UPPER SADDLE RIVER, N.J. -- A steady stream of car thefts and burglaries in northern Bergen County could end, Upper Saddle River police say -- if owners simply locked their vehicles and didn't leave the key fobs or other valuables inside.
Thieves earlier this week took two Jeep Grand Cherokees from residents' homes, boosting the total over the past two years to more than two dozen snatched in Upper Saddle River alone.
The bandits entered several other cars, as well, making off with cash, E-ZPass transponders, iPhones, prescription drugs and more, Detective Lt Edward Kane said.
The primary culprits: unlocked doors and waiting key fobs.
"It's a huge problem in upper Bergen County," Kane told Daily Voice.
"They're not breaking into cars. The ones they take or burglarize were left open. Many have push-button starters -- people just leave the keys in the center console.
"[The thieves] are simply going up to unlocked cars, getting in and driving away with them," he said. "Or they're taking all kinds of valuables.
"These are luxury vehicles, all valued at high amounts," Kane said. "Some of them are worth up to $80,000."
Some vehicles vanish. Several others -- such as the two Jeeps stolen from Upper Saddle River this week -- are eventually found in and around Newark.
All are usually gone in 60 seconds.
"We've put the message out several times," Kane said. "But it keeps happening."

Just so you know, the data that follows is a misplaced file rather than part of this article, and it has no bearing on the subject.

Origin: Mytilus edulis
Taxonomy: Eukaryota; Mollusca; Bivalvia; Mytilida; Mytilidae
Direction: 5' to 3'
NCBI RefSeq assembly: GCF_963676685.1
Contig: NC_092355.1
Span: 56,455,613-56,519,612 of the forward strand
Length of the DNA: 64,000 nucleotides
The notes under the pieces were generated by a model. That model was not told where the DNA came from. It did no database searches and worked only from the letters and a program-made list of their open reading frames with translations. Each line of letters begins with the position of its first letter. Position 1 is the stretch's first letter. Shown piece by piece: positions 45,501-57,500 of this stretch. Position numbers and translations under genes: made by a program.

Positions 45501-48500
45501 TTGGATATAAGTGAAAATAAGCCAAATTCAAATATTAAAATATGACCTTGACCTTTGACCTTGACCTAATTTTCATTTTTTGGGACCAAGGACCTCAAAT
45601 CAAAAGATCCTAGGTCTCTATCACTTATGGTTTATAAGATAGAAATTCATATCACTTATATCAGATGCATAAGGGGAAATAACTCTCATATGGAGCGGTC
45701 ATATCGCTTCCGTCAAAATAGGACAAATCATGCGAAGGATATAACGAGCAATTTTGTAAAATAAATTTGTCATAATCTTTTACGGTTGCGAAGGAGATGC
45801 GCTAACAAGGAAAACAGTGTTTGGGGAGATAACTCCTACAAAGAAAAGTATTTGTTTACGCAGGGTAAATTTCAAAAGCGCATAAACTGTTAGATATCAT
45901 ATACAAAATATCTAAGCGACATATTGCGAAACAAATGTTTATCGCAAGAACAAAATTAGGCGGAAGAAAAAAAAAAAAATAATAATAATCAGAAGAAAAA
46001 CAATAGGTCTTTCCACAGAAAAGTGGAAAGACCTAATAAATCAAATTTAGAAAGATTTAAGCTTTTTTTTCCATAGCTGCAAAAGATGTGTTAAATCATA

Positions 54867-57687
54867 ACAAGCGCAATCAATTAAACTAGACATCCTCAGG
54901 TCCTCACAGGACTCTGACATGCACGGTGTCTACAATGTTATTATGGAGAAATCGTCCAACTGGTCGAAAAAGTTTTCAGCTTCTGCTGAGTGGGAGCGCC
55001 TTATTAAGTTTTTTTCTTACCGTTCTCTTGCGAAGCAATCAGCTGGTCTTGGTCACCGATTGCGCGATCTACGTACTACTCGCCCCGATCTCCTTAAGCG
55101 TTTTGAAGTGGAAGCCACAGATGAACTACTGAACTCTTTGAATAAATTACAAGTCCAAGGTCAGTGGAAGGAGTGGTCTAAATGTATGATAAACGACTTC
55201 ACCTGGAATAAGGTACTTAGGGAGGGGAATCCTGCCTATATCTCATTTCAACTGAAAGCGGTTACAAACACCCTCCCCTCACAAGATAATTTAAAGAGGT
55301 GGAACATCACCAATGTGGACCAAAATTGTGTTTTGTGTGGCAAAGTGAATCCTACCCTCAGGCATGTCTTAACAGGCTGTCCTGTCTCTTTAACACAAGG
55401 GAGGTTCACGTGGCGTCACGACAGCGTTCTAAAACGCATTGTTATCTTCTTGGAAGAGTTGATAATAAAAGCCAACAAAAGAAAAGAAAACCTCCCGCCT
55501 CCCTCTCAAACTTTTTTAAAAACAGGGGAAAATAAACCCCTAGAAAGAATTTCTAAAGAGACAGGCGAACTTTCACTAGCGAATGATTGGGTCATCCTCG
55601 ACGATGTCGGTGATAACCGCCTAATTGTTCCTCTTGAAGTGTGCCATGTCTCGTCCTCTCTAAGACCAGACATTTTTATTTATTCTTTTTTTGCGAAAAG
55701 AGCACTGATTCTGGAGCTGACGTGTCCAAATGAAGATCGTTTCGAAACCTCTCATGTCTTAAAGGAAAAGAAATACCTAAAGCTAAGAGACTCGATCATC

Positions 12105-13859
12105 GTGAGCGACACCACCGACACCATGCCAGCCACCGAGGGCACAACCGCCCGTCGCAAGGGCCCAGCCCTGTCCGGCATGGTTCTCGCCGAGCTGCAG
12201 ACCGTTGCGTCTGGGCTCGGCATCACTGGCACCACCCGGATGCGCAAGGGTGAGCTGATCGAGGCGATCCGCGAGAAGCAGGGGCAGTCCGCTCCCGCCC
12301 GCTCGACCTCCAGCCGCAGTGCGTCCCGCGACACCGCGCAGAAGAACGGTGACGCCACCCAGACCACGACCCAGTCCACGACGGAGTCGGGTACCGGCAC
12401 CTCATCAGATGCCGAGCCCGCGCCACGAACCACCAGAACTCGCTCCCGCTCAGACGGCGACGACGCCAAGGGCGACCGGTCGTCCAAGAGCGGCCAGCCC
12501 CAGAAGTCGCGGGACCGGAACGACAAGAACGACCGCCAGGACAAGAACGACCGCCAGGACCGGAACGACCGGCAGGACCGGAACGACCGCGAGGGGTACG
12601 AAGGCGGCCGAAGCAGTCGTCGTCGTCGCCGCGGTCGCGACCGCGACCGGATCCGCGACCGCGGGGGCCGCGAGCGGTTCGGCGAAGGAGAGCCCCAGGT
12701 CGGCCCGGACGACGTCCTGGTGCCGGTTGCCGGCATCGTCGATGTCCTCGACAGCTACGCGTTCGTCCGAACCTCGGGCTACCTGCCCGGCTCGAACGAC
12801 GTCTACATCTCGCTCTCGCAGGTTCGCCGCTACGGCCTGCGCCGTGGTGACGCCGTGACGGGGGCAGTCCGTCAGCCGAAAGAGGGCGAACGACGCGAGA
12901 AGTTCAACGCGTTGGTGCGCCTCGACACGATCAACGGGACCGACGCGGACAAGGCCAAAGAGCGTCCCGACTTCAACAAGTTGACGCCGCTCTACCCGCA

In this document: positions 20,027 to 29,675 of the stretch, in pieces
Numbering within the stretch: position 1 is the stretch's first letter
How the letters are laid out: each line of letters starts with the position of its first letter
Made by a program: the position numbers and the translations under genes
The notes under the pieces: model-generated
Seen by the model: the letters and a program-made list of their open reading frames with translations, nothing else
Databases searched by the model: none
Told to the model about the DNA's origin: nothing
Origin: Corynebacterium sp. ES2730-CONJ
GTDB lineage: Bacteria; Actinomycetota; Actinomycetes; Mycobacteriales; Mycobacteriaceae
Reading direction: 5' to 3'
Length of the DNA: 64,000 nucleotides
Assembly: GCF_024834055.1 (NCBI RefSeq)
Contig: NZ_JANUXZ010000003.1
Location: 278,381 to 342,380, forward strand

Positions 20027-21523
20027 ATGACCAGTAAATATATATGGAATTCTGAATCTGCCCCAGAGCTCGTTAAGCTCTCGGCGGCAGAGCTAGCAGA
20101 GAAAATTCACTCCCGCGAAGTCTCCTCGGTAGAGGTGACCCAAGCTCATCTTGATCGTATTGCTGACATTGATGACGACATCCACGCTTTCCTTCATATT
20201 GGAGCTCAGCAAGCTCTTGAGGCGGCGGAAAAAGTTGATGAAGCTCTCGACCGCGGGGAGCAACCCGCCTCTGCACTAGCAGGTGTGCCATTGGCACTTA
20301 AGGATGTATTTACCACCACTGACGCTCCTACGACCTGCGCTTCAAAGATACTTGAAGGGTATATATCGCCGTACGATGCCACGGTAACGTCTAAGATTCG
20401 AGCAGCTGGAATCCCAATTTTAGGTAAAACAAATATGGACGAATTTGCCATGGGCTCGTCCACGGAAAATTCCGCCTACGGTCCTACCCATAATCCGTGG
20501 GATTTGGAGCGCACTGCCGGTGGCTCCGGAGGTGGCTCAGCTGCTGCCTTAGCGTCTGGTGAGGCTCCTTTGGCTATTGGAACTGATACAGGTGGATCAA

Police in Alpine, Closter, Tenafly and elsewhere have faced the same problem.
One Franklin Lakes resident a few months ago reported $4,100 stolen from his unlocked pickup truck, while another said someone took her Jeep -- after she left the key inside.
Police in Tenafly recall the theft of an Audi A8 from the Knickerbocker Country Club after owner left the key fob -- along with $900 in cash and a cellphone -- in the car.
“Lock you vehicles," Franklin Lakes Police Capt. John Bakelaar urged owners, "and don’t leave valuables in them overnight."
Keep an eye out, as well, police say.
“Call us even if you suspect someone may have entered your car looking for valuables but nothing was stolen,” Tenafly Detective Capt. deMoncada said. “We take all of these reports seriously, and information like this may be helpful in our investigation.
“We say it so often, but if you see something, please say something," deMoncada said. "These types of cases are often solved by someone who makes a key observation, simply by being in the right place at the right time.”
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